The new virus at PA: Senioritis

Samantha Lee, Staff Writer

In a recent survey conducted by The Page on student senioritis, 59 percent of seniors are currently dealing with senioritis, 18 percent are not, and 22 percent are unsure. Out of 440 seniors, 64 responded to the survey, leaving a margin of error of 11 percent.

Based on the results of the survey, most seniors would define senioritis as feeling burned out with school, experiencing laziness or procrastination, and a lack of motivation or carelessness toward school as the end of the academic year slowly comes to a close. 

According to senior Ryan Campbell, senioritis is “a very common thing that most seniors will feel as they reach the end of the school year. I think it is a good thing because it shows that people are ready to move on from high school, but some negatives can be the lack of work or effort people put into the last stretch of the school year. Sometimes students can end their high school experience on a low note.”

The completed college application process isn’t helping with senioritis either. According to senior Chloe Collins, “I feel that [senioritis] is a real thing and it can be hard to overcome when you know you’ve already gotten accepted and that you feel like you’ve already succeeded.”

One student, who chose to remain anonymous, believes senioritis is “a real thing and that everyone needs inspiration, but we all have to find our own inspiration in order to graduate.”

Though the majority of seniors are dealing with some form of senioritis, some are unfazed, as one anonymous student believes “it is a problem” and “people just use it as an excuse.” Another student added on, saying “just make sure you stay ahead in the game or you’re going to fall behind and start failing.” Another student added on to this, saying that “people need to just lock in these last few weeks and continue to work hard.”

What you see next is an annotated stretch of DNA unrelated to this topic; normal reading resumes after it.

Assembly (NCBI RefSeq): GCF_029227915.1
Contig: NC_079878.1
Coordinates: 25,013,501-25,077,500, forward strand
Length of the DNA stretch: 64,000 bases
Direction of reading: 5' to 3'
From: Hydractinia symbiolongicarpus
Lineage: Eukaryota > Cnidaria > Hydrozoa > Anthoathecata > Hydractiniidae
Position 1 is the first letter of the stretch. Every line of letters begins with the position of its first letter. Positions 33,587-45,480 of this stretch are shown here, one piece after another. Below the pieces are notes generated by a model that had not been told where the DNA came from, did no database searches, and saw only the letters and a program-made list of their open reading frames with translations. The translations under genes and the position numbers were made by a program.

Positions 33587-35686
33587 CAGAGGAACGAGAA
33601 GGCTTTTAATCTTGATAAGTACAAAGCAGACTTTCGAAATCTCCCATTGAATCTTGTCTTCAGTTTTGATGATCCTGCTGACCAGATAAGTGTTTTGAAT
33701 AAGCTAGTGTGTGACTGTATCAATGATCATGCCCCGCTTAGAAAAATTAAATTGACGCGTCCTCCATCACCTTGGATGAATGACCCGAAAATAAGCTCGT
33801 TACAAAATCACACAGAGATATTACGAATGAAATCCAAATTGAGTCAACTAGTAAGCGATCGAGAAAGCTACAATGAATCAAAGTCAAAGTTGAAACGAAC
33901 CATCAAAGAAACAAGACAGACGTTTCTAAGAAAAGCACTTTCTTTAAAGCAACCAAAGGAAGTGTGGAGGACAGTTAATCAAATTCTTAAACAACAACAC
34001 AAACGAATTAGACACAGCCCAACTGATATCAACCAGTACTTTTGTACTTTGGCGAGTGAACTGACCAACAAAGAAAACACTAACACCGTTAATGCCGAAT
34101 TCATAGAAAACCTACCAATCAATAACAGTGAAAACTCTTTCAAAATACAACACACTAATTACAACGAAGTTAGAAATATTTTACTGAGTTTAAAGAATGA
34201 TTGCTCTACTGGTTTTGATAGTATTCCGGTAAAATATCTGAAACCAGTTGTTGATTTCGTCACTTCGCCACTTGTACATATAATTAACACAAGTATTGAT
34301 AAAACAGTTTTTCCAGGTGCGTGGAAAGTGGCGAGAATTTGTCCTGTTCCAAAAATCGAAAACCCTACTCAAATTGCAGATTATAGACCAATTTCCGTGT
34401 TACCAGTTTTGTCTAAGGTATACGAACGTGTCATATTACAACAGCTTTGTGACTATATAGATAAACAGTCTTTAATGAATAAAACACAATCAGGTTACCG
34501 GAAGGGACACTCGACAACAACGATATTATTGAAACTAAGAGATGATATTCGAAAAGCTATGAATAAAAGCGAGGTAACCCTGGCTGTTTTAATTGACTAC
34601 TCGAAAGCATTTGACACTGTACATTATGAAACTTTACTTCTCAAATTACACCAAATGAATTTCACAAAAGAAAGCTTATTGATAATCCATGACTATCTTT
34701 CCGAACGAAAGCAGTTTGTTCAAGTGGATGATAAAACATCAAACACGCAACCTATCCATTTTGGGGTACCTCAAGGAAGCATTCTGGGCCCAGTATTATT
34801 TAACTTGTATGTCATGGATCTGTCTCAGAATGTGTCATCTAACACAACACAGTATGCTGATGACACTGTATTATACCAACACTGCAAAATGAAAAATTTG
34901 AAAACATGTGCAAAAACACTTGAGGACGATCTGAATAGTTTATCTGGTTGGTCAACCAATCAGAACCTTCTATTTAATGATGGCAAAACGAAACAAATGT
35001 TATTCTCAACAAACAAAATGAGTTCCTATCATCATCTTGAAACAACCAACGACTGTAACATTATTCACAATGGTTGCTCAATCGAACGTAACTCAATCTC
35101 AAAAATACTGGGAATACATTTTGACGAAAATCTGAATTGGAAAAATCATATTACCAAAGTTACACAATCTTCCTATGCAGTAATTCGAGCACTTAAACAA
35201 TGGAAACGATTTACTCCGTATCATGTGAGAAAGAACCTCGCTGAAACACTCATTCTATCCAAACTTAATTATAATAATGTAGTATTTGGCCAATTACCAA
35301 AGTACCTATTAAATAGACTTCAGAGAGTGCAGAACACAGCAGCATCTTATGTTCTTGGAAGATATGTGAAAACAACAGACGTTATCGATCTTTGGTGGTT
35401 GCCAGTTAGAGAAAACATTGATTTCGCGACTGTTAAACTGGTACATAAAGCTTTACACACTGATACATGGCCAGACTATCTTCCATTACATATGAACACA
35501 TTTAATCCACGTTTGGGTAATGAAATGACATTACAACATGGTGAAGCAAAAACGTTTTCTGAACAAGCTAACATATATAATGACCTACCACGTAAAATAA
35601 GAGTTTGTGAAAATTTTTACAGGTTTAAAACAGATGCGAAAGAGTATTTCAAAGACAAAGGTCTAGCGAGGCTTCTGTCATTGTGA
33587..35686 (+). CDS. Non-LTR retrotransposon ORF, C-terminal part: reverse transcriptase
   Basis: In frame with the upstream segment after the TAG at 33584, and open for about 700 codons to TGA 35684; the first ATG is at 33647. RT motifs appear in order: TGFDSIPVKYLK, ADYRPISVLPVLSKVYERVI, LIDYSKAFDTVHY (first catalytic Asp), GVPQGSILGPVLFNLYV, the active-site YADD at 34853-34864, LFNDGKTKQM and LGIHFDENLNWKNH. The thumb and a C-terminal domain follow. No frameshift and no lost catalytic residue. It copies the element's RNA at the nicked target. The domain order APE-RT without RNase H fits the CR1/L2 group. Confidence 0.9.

According to the survey, while some students are not dealing with the stress of senioritis, 15 percent are dealing with unbearable stress, and another 28 percent are right on the line. 

Though there seems to be more negatives than positives, there are ways to overcome senioritis. According to senior Andrew Miller, one cure would involve seniors having “some extracurricular or hobby to keep them on track. They could also reward themselves for doing their work.” Other students say seniors “should live in the moment,” keep “a positive attitude,” and set “small goals to reach before the year.” 

For the most part, senioritis typically has the greatest effect on 12th-grade students. However, that does not exclude teachers from this common affliction. English teacher Nicole Burris, who teaches 12th-grade, shared her perspective on senioritis  and how it’s affected her as a teacher. 

“I think it’s inevitable. I remember experiencing it when I was a senior,” said Burris. “You see that the end is in sight and you just want to get there and you just start to feel impatient. I think that it’s something that is manageable as long as students are aware that they’re going through it and realize that they still have responsibilities that they need to take care of in order to graduate.”